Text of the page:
Flint (WJRT) - (11/3/17) - The State House has rejected an overhaul of Michigan's no-fault auto insurance system. Many state legislators say the package of bills didn't provide significant savings or offer enough medical protection.
It looks like we're going to be paying high car insurance rates for a little while longer. Those who opposed that package of bills say there were just too many problems with it. The bills were introduced as a way to lower astronomical rates paid by drivers, especially in cities like Flint and Detroit.
"I don't think it really addressed reforming the auto no-fault. We're trying to bring down costs. I think it was a temporary fix," said State Rep. Tim Sneller, (D) Burton.
"I thought there was a lot lacking this plan. I strongly believe it was one sided," said Joe Graves, (R) Argentine Township.
The vote last night was 63 against, 45 in favor. Those who opposed it say they were concerned protection for catastrophic claims would be weakened.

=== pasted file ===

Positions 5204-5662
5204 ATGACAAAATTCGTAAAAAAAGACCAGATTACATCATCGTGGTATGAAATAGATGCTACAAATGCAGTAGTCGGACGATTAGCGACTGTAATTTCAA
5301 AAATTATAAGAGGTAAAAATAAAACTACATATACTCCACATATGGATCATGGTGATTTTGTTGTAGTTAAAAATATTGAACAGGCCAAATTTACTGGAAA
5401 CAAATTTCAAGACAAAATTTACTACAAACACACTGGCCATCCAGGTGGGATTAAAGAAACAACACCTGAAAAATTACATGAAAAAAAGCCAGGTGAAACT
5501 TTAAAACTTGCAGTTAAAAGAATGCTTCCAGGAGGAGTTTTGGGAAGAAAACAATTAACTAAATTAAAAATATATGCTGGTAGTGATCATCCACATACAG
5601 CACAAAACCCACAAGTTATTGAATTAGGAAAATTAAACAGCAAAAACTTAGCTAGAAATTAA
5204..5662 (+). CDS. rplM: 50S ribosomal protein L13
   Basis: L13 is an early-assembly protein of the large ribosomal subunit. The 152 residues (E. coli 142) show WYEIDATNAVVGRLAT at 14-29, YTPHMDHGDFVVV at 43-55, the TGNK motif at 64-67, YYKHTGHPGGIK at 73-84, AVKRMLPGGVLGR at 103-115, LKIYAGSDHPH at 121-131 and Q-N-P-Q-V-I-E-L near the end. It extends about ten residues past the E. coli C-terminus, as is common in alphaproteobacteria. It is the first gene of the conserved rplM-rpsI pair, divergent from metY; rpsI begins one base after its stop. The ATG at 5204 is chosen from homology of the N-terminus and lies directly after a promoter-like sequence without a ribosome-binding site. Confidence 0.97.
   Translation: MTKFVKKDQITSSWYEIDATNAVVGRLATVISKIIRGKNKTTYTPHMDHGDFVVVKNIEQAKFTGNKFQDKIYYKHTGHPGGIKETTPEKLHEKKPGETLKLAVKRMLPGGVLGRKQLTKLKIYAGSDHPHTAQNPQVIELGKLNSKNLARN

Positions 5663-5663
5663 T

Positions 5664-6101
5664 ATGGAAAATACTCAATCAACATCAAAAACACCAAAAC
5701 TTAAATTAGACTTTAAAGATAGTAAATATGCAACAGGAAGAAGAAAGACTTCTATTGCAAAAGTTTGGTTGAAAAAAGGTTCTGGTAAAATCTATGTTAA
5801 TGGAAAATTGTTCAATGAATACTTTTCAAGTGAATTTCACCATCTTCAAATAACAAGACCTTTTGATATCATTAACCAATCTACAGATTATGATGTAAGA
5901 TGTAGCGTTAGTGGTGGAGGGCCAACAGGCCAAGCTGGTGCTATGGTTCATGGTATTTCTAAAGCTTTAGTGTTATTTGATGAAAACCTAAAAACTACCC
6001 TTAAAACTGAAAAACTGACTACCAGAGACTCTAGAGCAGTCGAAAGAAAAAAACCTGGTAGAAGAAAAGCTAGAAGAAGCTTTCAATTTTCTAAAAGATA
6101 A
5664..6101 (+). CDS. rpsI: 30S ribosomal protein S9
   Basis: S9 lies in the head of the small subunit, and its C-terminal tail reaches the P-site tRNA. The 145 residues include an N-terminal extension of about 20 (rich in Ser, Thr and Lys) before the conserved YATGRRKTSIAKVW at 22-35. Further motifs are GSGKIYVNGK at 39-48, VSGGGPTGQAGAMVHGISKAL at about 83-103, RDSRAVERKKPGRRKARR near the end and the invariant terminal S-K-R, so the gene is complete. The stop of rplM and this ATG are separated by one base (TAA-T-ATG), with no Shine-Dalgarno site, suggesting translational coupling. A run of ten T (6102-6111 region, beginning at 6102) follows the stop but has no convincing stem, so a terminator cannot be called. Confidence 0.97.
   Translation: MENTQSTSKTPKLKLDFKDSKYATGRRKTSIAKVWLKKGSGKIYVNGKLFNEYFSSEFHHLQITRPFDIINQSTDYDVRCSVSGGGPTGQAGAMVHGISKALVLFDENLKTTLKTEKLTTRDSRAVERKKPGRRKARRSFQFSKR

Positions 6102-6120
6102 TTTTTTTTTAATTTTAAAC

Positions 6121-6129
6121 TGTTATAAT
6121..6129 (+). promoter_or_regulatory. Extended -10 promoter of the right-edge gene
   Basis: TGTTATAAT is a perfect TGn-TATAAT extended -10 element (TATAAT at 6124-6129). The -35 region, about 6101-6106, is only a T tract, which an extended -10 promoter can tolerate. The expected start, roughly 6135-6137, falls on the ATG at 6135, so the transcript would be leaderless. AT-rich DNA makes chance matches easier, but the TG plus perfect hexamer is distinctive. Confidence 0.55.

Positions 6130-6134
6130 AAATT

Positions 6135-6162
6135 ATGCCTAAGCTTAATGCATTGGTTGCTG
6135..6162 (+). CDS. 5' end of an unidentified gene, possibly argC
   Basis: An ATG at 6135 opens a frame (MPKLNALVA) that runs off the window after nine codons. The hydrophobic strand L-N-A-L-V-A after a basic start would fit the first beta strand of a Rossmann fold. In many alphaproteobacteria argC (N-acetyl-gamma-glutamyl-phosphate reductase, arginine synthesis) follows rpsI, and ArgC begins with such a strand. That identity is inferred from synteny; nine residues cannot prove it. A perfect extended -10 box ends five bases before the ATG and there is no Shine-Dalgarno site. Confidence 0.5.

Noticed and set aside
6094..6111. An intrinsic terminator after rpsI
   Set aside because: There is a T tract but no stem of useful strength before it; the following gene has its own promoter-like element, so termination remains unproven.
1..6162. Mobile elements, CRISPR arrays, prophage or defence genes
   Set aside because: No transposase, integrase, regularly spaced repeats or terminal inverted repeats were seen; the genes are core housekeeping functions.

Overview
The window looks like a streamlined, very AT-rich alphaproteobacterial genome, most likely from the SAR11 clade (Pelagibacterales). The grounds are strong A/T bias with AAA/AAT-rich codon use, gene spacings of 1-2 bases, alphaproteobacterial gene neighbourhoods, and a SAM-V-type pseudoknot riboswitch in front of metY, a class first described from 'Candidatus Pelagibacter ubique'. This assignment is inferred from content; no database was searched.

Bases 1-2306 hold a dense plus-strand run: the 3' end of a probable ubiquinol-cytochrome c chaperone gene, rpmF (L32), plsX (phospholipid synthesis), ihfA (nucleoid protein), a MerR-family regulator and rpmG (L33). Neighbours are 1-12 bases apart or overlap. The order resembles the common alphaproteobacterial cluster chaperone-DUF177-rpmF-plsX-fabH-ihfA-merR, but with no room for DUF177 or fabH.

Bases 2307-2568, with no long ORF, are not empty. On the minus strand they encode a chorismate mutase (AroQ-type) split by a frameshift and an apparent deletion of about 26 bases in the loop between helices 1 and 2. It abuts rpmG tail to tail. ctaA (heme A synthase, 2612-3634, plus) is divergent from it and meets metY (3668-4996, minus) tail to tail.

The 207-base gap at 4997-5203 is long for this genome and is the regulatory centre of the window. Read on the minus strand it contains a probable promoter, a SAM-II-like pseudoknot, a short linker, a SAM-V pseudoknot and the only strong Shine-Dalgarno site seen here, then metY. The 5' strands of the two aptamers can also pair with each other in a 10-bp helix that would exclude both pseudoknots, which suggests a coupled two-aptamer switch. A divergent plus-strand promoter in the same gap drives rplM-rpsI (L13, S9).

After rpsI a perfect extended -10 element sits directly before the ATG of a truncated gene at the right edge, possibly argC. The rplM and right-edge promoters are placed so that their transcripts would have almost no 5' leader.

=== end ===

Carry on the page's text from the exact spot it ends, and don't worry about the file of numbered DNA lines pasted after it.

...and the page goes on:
"You can't have bill that favors all the insurance companies and doesn't look out for those drivers that are injured or passengers that are injured in auto accidents," said Pam Faris, (D) Clio.
"At the end of the day I in good conscience could not support something that I don't believe really addressed they costs and protecting the drivers through their insurance," said Sneller.
Michigan drivers pay some of the highest car insurance rates in the nation. But it also has some of the best no-fault protections.
"I think you need reform. I don't think anybody argue that. But it has to be the right reform," Graves said.
Lawmakers say the issue isn't going away and they're hopeful reform will come.
"I think we all need rates that are less than what we're paying now and I think it's possible to get there without having to give up all the benefits," said Faris.
There are a number of bills that have recently been introduced that tackle the problem of high insurance rates, so reform is still a possibility.